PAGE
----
I had recovered enough to realize that gas had been mixed with your poop in the same way that gas is mixed with paint in order to convert it from liquid to aerosol, and in this form, to greatly expand its coverage.  The poop was thickest on the changing table, but there was also poop on the lampshade, poop on the dresser, thicker clumps of poop that gravity had dragged to the carpet, and thinner flecks of poop that had been propelled all the way to the wall, the curtain, and the window.  I looked at the clean diaper in my hand, and then I heard your heels sliding back and forth over a newfound texture.  

 

Months went by, and I learned to read your signs with a sharper eye.  I watched your expression grow blank, furrow in concentration, flush slightly, and a flash of fear cross your face.  Not so different from me when nature called.  But your face only told me the half of it—the fact that the event was occurring, but no way of knowing it’s magnitude.  For that information, my ears were on constant alert.  A loud toot was always a red herring like a roaring wind in a vacant canyon.  On the other extreme, consternation in silence suggested a middling result.  It was the quiet rumbles that I felt rather than heard that sent me running toward you to triage a blowout.  Like a thimbleful of dynamite detonated beneath a mattress, it was those suppressed rumbles that caused my fatherly instincts to roar to life.  

 

While there are many horror stories surrounding diapers and their changing, they only nearly killed me once, and that was not your fault at all.  I removed the bag from the diaper pail and felt compelled to squeeze the air out of it.  It was only while that gentle breeze of volatile gas brushed my face that I realized I had just purged a sewage pit.  I held my breath, and simultaneously, I realized I desperately needed to breathe.  I thought, “how bad could it be,” inhaled with relief, and nearly died.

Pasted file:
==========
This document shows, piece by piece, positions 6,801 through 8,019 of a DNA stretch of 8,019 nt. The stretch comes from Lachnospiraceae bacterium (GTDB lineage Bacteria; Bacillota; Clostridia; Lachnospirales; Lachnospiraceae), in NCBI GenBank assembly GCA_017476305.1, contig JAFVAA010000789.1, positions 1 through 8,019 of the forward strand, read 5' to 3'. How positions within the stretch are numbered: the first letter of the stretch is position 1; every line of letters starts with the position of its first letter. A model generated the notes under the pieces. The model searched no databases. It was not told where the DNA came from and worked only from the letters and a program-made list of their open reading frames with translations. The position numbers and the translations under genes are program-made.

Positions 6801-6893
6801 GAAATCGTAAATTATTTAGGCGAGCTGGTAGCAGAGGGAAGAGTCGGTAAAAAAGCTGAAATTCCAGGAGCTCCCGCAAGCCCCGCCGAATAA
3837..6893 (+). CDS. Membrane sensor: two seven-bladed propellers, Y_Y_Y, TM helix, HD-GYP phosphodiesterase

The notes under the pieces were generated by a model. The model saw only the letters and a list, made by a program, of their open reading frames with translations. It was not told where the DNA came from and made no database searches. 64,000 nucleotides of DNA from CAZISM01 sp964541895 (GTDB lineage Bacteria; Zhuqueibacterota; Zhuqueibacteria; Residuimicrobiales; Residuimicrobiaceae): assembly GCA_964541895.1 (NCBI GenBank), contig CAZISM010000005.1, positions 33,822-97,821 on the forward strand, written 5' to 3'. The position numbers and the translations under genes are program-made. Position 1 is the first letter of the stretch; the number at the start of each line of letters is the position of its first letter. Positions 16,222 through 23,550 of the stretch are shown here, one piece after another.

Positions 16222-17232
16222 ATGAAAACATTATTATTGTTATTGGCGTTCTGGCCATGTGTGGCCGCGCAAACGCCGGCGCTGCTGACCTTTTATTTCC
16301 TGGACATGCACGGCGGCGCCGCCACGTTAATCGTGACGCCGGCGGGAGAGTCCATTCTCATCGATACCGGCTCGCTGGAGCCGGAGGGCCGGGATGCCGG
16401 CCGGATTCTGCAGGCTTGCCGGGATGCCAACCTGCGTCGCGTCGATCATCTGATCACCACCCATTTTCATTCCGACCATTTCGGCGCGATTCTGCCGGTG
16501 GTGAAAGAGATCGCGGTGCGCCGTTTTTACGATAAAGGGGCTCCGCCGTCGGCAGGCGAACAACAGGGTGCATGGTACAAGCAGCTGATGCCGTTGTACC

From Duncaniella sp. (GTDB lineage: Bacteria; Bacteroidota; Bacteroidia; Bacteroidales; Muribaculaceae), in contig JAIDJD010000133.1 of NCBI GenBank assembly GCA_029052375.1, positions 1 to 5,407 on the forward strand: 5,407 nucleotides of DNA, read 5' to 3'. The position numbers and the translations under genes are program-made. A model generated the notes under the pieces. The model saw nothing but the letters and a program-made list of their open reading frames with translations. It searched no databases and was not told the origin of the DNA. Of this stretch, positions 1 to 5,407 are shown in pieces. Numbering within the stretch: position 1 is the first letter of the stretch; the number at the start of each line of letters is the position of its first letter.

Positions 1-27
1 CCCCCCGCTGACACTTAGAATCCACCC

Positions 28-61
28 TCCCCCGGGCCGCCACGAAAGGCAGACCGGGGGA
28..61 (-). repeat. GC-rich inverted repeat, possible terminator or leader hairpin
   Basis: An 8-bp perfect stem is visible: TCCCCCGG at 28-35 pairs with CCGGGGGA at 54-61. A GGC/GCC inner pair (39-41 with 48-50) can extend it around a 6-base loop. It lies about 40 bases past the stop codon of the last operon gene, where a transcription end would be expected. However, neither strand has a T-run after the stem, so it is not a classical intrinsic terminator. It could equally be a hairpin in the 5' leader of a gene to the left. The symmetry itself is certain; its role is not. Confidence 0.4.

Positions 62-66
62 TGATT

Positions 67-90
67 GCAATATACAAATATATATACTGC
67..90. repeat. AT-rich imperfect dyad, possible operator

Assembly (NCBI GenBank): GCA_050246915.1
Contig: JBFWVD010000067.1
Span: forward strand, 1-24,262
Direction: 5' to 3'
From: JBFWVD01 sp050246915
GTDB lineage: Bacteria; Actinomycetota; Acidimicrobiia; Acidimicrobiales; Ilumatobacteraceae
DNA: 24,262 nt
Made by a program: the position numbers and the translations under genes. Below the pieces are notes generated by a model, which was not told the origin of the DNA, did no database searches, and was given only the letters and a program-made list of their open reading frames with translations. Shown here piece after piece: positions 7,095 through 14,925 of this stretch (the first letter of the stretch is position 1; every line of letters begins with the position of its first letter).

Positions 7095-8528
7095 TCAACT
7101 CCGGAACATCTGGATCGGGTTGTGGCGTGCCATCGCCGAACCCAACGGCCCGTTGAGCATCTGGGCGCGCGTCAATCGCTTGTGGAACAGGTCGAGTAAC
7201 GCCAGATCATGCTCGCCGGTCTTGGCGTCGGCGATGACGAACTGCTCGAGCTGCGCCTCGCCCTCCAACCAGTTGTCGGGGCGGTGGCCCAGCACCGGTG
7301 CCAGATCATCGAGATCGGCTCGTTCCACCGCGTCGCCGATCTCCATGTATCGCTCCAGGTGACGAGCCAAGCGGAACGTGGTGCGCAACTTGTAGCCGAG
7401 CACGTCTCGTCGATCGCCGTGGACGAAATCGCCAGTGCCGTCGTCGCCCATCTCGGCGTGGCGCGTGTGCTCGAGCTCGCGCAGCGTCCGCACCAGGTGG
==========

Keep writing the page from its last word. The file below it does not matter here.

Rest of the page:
I wish I could tell you that was the worst of it.  It was not.

 

After that incident, I adapted, but my adaptation had unintended consequences.  I learned to be an adult and responsibly hold my breath.  I’d tie the bag shut, drop it to the floor, and sprint from your nursery to wash my hands.  Over the sink while my hands grew sudsy, I gasped all the fresh air I could breath.  Once composed, I returned to your nursery to take you down the stairs and the emptied diaper pail to the garage.  

 

Once, when I returned, you had made your way to the full bag of diapers.  Your hands grasped it the orange plastic tightly tightly while your mouth sunk into the contents until streams of drool puddled into the creases made by your fisted hands.  

 

I screamed.  I began with an “H” sound, but I had long ago committed to never cuss around you.  And so, like a driver that edges onto the sinful shoulder of the linguistic road, I over-corrected and torqued my vocabulary into the opposite ditch of salvation by replacing a sinful phrase that began with “holy” with the holy word itself, “hallelujah.”  Yes.  As your gumless mouth mashed into rolled up diapers, I screamed, “hallelujah.”  You stopped chewing but left your mouth on the plastic while your eyes rolled up to meet mine.  I took a step towards you and said, “stop.”  If you didn’t understand my meaning precisely, you did deduce my intentions and immediately plunged your face back into the plastic and chewed frantically until I reached you and pulled you from the orange tube like a referee separating two fighters.  I looked at you.  You looked at me.  I brushed sweat off my upper lip.  I said, looking at both of us in your nursery mirror, “we do not tell your mother.”  And you, a far less flustered conspirator than I, looked blankly back at me as if to say, “what is there to tell?”